Near border quarantine check points I rummage through bins for fresh fruit and salad other travellers have thrown away. I can usually get a good salad out of a voluntary quarantine bin. WA customs officers are not allowed to give charity walkers confiscated food. I found that out the hard way when I met a rude loud mouthed WA quarantine officer as I walked into Northern Territory through the Kimberley.
While in towns, a rare day or two of civilisation, I binge on fresh fruit and salad. When I reach the east coast I will need to take care of how much I eat, there will be no more need to binge with fresh food available almost every day and more regularly the further south I walk.
I carb-load on hot potato chips at roadhouses where there is nothing else for a vegan to eat. Sometimes I buy cans of beans, corn and peas from outback general stores. Everything costs much more in WA, NT and outback QLD, double it and add some. $4 for an old can of baked beans that has been sitting on the shelf since before the invention of pull rings!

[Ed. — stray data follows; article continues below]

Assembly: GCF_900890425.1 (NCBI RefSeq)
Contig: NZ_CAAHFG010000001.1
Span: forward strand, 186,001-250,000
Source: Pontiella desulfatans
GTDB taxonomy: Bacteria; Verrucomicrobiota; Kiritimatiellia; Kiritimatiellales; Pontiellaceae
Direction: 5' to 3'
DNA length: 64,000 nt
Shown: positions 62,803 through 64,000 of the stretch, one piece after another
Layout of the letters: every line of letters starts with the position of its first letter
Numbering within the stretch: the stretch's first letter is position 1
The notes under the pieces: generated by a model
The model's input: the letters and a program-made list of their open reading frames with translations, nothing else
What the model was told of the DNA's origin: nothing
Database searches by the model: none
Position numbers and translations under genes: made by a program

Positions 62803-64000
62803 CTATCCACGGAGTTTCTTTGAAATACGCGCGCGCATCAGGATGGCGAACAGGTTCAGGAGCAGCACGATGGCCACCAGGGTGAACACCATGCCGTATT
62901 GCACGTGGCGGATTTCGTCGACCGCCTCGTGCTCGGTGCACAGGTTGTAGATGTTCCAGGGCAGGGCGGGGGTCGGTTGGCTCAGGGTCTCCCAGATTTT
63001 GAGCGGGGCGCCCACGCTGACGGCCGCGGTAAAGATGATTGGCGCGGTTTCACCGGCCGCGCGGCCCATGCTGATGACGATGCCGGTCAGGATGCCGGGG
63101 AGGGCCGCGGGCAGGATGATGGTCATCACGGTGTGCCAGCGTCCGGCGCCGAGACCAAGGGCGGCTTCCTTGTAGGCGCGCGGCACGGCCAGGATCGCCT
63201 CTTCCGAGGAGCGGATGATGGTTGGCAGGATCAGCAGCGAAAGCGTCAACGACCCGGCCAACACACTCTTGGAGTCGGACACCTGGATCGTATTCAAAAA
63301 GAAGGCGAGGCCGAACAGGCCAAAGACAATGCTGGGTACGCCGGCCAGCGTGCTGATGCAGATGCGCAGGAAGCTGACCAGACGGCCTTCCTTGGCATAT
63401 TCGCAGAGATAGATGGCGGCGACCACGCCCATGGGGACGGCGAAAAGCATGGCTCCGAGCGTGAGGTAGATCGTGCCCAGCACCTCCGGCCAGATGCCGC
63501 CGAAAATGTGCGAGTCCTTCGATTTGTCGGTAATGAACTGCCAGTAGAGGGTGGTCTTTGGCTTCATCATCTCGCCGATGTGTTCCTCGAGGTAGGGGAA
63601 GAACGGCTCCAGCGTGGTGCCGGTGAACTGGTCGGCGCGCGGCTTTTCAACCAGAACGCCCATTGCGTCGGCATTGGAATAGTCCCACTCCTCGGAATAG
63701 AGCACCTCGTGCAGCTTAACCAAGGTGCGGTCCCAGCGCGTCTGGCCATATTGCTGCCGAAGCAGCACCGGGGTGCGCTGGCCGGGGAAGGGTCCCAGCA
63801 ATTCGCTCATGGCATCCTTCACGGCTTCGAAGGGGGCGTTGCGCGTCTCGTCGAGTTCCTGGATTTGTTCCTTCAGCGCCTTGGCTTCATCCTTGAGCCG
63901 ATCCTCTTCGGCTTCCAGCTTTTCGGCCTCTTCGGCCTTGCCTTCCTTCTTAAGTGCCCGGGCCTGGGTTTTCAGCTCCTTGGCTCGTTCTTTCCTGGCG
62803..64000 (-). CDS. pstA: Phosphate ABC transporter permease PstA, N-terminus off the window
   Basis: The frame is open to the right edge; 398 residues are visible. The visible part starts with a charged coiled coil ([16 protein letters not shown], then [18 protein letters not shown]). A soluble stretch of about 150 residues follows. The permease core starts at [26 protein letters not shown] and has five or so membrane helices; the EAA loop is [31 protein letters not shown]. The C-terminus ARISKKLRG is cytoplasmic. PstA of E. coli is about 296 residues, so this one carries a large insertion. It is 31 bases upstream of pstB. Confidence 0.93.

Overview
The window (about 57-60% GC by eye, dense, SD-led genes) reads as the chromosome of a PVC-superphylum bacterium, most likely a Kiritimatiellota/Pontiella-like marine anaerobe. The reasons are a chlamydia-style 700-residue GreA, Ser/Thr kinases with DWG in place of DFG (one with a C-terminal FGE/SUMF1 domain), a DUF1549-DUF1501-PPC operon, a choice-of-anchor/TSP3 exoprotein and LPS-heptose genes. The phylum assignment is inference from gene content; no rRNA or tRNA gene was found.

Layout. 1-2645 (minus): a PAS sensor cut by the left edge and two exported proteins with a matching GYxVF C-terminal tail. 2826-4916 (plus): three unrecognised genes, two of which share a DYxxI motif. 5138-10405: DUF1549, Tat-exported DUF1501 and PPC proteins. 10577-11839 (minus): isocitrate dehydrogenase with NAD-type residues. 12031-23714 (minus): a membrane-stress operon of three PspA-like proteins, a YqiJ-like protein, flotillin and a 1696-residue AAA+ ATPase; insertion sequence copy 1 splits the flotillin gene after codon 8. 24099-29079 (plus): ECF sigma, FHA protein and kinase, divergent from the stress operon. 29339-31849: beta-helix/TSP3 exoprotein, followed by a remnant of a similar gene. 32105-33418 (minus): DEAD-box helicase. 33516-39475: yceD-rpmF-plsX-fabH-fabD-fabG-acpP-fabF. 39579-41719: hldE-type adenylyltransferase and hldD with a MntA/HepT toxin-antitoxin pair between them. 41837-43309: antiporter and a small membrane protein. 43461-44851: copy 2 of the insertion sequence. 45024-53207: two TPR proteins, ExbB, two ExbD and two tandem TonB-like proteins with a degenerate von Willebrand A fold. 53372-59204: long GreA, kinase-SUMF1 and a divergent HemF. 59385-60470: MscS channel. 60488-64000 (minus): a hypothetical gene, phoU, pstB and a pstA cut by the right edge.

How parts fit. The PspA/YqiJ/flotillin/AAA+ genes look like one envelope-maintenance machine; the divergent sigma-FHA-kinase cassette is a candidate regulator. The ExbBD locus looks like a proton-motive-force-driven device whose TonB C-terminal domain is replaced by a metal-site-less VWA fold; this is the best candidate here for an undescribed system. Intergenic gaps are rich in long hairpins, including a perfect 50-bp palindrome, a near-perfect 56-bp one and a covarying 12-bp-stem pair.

4 Where do you sleep?
About 85% of the walk, so far, has been through remote Australia with only the bush beside the road to camp in. Most evenings, around sunset, I start looking for a nice bunch of trees, scrub, tall grass or rocks to camp behind. Usually I find a good spot about 15 – 20 metres off the road where the scrub will shield from headlights during the night and give some privacy in the morning when I go to the toilet. If I can’t find anywhere suitable I walk until dark and get up before light for both privacy and safety reasons.
My normal camping kit is the Mont Moondance 1 one person light weight tent, a thin mat and sleeping bag. My clothes sack doubles as a pillow.
I’m not exactly a minimalist right now because I have an ultralight Goshawk hammock from Tier Gear. This might come in handy if I can’t find a suitable place to pitch the tent but might find 2 strong trees to hold the hammock.
There is a list of things I look for before setting up camp, points of safety. I have been camping since a little kid and it is more intuition these days but the subconscious list I run through quickly includes:
Drainage – if it rains I don’t want to be sleeping in a puddle,